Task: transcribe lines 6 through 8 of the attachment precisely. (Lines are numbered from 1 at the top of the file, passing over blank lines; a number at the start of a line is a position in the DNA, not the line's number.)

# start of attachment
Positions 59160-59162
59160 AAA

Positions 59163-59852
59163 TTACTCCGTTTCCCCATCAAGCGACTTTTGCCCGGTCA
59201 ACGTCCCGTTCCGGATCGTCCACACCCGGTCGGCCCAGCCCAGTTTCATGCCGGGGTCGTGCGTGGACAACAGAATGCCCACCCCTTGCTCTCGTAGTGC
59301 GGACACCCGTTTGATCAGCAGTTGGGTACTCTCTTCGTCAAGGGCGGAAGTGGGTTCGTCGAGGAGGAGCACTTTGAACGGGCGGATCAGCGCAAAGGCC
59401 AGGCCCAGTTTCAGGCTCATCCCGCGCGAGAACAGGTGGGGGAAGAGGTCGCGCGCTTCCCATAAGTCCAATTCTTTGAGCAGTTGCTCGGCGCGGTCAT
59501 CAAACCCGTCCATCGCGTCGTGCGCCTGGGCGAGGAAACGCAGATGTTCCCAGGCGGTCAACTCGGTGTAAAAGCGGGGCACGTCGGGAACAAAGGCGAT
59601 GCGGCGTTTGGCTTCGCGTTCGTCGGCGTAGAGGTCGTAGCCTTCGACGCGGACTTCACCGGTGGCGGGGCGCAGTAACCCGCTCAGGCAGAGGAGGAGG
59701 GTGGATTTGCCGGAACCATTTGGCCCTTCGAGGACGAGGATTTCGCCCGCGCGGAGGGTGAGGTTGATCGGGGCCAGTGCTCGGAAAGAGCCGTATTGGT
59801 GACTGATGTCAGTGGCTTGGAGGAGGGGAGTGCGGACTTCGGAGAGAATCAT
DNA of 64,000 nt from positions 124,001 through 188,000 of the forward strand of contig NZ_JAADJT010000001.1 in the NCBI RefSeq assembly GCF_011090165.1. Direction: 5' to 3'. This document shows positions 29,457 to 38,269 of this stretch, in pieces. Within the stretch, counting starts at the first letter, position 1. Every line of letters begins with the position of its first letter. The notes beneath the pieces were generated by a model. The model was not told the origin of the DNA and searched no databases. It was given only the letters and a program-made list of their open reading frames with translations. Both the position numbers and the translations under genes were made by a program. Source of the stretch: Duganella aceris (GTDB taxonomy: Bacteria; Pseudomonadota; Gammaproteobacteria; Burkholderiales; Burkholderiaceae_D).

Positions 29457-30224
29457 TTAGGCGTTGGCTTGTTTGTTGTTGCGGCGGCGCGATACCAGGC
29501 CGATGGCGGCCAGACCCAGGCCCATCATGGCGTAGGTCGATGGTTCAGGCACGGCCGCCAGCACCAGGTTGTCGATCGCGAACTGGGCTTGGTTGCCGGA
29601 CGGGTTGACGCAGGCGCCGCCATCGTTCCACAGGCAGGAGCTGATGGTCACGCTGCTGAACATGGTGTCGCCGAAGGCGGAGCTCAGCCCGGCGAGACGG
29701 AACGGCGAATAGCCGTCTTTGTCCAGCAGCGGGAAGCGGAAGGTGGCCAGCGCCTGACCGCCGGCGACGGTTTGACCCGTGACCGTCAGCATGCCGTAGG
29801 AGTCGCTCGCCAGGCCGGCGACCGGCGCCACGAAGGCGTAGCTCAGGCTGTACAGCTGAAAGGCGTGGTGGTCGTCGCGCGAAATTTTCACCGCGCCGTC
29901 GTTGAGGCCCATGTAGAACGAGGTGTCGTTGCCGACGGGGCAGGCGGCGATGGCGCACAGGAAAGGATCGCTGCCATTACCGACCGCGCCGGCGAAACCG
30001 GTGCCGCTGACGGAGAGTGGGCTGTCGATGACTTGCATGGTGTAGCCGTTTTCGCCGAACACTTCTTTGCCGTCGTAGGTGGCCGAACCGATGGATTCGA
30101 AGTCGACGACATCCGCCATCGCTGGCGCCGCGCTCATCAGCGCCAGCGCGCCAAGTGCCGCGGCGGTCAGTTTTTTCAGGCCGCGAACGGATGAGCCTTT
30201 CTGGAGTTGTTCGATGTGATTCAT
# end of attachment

59301 GGACACCCGTTTGATCAGCAGTTGGGTACTCTCTTCGTCAAGGGCGGAAGTGGGTTCGTCGAGGAGGAGCACTTTGAACGGGCGGATCAGCGCAAAGGCC
59401 AGGCCCAGTTTCAGGCTCATCCCGCGCGAGAACAGGTGGGGGAAGAGGTCGCGCGCTTCCCATAAGTCCAATTCTTTGAGCAGTTGCTCGGCGCGGTCAT
59501 CAAACCCGTCCATCGCGTCGTGCGCCTGGGCGAGGAAACGCAGATGTTCCCAGGCGGTCAACTCGGTGTAAAAGCGGGGCACGTCGGGAACAAAGGCGAT